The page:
What Happened: As more evidence that content—and specifically high quality, informational or inspirational content—continues to reign supreme, LinkedIn launched Sponsored Updates. The program allows companies to get the videos, whitepapers, slideshows and articles they produce in front of people who aren’t signed up to follow their Company Pages. The content will be marked overtly as sponsored, but unlike a regular advertisement, users will be able to engage with the sponsored content like other posts on LinkedIn. Pricing for Updates will be based on the number of readers reached (CPM) or clicks (CPC), a method that allows advertisers to gauge the success of the ad and adjust accordingly. Already committing to the new offering is an impressive array of top-shelf brands, including General Electric (among the kings of content), Mercedes Benz, Allstate and Charles Schwab.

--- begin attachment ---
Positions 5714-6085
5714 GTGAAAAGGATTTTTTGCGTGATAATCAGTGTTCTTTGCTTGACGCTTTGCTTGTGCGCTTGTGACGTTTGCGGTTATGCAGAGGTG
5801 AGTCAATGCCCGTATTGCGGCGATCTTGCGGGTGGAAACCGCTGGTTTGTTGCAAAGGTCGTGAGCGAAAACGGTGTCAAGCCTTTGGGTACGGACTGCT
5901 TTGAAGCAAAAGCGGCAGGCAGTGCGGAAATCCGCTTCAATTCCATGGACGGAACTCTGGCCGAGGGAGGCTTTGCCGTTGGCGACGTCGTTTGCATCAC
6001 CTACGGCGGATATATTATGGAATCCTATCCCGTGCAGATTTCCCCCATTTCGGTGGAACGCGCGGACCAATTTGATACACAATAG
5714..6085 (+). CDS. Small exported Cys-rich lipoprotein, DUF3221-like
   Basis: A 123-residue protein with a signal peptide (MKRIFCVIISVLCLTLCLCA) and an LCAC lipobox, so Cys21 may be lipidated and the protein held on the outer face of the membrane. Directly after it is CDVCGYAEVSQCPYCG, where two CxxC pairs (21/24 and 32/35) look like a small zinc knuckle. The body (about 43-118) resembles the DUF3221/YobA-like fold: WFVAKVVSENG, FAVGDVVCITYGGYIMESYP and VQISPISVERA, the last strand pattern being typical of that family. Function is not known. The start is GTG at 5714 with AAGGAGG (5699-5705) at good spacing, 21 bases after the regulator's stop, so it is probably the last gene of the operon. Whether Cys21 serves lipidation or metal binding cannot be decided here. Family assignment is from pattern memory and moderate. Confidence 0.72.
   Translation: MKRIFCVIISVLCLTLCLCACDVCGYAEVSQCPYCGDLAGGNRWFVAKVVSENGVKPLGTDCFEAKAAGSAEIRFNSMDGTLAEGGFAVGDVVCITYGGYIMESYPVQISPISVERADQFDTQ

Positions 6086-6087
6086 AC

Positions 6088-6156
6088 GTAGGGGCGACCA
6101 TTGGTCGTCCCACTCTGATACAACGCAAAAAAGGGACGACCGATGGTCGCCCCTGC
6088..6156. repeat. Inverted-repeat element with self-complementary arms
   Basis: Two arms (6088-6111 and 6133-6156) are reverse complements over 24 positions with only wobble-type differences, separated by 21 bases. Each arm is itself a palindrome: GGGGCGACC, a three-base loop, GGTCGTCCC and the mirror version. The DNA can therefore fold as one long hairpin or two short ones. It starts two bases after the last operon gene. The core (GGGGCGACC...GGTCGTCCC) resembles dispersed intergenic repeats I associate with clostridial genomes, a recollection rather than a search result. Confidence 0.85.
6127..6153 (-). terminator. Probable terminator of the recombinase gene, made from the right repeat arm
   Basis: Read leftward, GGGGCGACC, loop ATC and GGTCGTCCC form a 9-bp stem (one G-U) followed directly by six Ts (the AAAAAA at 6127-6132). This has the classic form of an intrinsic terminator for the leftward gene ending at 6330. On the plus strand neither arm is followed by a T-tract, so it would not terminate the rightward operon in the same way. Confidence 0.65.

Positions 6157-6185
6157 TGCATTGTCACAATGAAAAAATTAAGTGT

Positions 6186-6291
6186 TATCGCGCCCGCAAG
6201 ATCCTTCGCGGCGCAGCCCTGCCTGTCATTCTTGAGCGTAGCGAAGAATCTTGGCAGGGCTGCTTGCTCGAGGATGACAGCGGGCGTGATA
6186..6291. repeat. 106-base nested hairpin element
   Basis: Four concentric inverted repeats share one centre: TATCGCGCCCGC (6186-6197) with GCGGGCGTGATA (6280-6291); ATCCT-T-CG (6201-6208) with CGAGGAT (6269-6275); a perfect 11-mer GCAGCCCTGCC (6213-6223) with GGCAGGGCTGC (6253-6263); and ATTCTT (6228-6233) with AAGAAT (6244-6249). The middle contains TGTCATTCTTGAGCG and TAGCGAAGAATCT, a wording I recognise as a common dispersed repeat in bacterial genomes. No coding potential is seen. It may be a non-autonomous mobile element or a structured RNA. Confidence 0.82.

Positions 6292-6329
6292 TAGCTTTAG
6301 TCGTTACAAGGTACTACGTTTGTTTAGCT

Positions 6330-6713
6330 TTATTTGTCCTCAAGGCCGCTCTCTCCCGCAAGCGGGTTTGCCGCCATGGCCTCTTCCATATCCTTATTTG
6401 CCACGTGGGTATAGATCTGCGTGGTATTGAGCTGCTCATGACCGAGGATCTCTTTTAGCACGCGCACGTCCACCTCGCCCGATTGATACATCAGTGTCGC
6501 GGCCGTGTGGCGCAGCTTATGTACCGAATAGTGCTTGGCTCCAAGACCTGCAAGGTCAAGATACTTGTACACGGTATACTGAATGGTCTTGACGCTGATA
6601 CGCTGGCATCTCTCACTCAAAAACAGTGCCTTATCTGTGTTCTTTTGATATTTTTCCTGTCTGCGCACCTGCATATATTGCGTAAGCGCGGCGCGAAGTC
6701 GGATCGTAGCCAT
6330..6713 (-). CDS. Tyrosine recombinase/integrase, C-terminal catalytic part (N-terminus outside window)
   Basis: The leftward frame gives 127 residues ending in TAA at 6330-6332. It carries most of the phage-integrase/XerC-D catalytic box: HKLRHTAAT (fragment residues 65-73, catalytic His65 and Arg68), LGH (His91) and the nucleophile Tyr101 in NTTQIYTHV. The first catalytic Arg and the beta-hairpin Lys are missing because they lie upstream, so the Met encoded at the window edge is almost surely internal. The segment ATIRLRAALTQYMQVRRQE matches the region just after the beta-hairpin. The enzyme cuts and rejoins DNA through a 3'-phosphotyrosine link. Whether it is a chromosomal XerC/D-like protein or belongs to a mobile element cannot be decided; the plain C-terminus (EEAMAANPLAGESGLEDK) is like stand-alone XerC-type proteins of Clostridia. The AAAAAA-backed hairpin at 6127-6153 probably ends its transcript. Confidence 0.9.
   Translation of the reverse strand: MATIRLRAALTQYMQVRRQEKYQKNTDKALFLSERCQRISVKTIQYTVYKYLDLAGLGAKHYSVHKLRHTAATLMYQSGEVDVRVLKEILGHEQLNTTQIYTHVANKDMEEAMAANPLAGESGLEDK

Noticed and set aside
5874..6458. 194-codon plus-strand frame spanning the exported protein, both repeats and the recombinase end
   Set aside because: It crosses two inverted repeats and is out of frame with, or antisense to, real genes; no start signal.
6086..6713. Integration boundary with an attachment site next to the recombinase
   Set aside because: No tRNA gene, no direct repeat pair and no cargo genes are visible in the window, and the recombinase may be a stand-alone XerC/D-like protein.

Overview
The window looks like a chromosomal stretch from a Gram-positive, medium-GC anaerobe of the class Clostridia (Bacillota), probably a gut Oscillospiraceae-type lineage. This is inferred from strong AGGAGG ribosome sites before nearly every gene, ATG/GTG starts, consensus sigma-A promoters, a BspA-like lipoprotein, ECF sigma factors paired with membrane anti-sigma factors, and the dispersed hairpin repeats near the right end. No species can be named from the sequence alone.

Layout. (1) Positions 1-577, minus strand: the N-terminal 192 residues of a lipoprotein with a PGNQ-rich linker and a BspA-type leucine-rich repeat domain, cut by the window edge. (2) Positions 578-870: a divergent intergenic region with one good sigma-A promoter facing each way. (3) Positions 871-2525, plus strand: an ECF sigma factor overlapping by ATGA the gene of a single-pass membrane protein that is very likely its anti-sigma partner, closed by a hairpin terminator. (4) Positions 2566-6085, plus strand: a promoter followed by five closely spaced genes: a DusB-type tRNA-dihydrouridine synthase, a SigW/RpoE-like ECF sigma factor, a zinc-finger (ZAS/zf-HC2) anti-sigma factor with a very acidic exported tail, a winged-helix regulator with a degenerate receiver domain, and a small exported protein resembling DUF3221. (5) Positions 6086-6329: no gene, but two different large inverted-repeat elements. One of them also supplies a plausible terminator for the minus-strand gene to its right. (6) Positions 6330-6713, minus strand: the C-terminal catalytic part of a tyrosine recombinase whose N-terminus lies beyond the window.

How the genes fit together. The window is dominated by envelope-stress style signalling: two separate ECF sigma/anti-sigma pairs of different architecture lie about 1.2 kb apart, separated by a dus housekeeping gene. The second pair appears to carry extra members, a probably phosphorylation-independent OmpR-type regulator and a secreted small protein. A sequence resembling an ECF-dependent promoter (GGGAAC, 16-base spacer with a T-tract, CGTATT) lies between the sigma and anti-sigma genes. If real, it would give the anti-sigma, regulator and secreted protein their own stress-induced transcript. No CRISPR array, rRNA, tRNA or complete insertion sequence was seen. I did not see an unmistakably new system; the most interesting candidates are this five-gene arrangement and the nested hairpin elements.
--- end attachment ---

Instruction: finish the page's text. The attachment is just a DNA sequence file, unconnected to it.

What This Means for Brands: While Updates doesn’t necessarily break new ground, as many online channels have boosted revenue by asking advertisers to pay for better content visibility, LinkedIn’s inherent allure is the 225 million-member professional audience it can supply and appropriately segment for this content. “With Sponsored Updates, marketers will be able to distribute this content directly to relevant professionals in a place their customers and prospects are already consuming professionally relevant content,” said David Hahn, vice president of product management at LinkedIn. Potentially an incredible tool for customer generation, Updates also will put more pressure on brands to put the thought in thought leadership as this informed audience won’t click on, or certainly read, just anything.
Contributing to TRENDING this week are Lucy Arnold, Julie Louvau and Abby Ray. Edited by Pat Wechsler.